Sniper: Ghost Warrior 3 Review

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Sniper: Ghost Warrior has been an interesting if flawed series thus far with three entries to its name. While the first game was beyond mediocre and the second improved upon the formula in many ways but still didn’t offer much in the way of quality, the third time may actually be the charm for City Interactive. It’s by no means a perfect game but it is well on its way to being a decently good one and presumably once the upcoming patches hit and hopefully fix some of the glaring issues, we may finally see a competent modern day stealth-sniper title to rival the WWII and Cold War settings of Sniper Elite.

Game Informer gave the original game a 4.75 and the sequel a 5.0 however the review for the third game, which released on April 25th has yet to hit the web so all I can base general criticism on is that of the other sources I’ve read- averaging about a 5.5 or so typically. I personally gave Sniper Elite 2 a 6.5 out of 10 way back when if you care to read the somewhat broken review here (pictures and whatnot have disappeared). The one thing that can be said about the CI team is that they do put a lot of thought into fixing the series with each entry and in many ways although they didn’t nail things with the first or second games, they’ve made some vast improvements since then.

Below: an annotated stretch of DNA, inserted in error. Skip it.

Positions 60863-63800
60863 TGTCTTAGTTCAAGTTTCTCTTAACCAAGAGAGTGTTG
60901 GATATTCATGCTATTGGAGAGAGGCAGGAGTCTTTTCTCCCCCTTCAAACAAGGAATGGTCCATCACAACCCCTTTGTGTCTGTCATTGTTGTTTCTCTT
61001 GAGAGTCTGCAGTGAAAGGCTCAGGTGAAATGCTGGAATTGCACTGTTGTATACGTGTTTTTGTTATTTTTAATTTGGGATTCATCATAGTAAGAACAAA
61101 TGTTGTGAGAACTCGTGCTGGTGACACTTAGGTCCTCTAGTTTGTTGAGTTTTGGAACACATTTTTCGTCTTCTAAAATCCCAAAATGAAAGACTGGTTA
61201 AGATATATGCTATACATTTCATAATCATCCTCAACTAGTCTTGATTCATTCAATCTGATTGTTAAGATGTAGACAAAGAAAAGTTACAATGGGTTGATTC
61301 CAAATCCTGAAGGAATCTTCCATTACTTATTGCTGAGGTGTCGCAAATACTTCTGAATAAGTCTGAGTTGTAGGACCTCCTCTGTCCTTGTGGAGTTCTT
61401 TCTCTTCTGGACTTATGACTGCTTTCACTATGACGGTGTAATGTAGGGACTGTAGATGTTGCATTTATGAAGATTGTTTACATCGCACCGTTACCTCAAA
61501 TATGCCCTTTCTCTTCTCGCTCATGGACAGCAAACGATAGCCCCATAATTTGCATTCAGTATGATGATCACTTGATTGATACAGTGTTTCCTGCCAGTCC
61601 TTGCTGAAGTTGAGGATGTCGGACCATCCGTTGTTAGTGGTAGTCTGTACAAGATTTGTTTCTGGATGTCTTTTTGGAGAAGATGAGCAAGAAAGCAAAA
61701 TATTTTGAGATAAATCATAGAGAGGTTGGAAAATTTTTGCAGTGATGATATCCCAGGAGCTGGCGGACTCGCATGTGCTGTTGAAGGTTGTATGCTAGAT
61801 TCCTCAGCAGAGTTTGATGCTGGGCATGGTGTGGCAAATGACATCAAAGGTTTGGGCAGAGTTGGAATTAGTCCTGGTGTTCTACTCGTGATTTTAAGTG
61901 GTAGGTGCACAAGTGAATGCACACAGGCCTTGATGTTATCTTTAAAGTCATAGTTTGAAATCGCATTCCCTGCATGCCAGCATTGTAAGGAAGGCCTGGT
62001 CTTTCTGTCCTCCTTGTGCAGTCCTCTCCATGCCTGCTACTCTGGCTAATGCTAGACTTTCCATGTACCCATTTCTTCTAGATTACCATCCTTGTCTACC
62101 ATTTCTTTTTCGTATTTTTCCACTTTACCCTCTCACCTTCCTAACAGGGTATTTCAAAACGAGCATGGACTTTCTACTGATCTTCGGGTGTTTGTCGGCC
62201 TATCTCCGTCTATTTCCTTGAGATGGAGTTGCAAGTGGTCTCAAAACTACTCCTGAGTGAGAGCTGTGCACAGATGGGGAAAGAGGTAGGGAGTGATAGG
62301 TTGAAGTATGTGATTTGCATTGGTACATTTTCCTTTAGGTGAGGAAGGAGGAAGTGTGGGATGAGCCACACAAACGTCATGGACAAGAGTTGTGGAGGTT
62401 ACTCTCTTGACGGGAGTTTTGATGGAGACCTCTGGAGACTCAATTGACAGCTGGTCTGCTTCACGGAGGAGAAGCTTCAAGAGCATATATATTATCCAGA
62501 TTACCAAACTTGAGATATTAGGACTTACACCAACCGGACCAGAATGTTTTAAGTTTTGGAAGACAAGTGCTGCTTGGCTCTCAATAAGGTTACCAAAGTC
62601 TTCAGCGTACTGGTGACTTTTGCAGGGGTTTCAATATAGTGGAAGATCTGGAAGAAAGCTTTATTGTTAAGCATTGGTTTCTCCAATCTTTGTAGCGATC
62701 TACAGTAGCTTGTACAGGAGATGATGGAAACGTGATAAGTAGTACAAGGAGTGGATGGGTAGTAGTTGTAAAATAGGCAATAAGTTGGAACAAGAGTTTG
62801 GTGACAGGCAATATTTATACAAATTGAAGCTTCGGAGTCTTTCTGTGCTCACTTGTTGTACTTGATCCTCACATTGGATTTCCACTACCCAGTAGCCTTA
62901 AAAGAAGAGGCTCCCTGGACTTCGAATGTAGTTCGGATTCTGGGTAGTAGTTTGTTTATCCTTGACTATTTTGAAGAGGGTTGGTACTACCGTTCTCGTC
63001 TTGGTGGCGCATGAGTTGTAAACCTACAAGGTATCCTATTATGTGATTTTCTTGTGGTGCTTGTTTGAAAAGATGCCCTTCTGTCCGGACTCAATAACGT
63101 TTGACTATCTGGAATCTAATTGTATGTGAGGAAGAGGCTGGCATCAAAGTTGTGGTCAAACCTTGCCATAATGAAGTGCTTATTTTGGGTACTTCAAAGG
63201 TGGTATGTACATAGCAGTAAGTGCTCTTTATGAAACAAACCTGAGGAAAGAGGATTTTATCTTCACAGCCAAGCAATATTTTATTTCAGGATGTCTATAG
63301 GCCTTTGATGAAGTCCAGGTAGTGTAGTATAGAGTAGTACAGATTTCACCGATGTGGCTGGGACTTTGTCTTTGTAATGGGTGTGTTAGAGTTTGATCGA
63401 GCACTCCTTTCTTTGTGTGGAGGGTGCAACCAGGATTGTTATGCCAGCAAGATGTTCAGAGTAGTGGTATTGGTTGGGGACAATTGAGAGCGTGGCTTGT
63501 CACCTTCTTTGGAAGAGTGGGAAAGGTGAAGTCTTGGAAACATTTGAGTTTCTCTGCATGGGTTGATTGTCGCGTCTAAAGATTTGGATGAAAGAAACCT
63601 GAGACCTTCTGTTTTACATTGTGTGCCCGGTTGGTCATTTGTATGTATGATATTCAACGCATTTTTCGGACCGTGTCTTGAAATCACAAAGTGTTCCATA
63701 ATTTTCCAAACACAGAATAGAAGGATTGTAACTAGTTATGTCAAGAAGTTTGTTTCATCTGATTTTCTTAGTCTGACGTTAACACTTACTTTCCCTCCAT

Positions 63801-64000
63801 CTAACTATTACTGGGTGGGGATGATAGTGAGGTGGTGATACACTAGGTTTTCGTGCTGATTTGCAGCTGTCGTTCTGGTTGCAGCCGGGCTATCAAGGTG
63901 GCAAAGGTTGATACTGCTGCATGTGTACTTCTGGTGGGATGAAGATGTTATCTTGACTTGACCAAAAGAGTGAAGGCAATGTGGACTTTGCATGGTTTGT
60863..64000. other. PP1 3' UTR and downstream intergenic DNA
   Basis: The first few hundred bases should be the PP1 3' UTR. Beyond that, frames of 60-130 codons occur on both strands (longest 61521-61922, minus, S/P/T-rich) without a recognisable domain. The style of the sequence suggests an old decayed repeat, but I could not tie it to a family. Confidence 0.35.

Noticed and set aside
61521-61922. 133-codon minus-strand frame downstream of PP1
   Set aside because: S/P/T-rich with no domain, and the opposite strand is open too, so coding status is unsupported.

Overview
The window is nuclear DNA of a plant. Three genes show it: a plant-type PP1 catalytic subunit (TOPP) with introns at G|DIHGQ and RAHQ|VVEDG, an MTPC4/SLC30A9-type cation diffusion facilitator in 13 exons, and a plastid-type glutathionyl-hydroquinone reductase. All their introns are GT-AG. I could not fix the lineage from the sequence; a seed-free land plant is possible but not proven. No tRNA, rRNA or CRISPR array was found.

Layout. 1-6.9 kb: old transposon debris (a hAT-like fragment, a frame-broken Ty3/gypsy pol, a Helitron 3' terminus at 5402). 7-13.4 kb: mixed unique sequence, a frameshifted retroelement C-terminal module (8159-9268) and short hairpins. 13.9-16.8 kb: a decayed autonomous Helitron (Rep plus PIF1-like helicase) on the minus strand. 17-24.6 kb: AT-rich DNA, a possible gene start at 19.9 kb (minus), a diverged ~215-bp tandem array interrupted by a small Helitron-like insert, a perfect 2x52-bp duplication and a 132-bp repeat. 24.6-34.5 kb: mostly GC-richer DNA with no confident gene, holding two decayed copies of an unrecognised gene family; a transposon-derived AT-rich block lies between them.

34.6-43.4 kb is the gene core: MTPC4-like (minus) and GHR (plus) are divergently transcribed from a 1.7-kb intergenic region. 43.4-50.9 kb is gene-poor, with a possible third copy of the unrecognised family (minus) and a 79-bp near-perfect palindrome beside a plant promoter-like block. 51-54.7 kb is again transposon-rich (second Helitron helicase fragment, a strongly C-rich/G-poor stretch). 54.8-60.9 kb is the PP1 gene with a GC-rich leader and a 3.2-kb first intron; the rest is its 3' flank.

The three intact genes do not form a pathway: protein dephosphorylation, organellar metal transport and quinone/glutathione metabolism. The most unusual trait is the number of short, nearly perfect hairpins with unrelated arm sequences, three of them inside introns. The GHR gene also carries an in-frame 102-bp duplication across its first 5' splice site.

It has been a few years since we last saw the series (approximately 2013) and yet despite the graphical update some of its ideas are still rooted in the past, which isn’t so much the previous console generation but rather the stealth genre tropes as a whole. It trades in a lot of the linear mission structure for a faux open world which still essentially keeps the main missions linear but offers something along the lines of Horizon: Zero Dawn’s experience- being linear as far as story but offering a plethora of side content. So in that aspect, Ghost Warrior 3 is an interesting look at a stealth genre still dominated by Metal Gear Solid even today.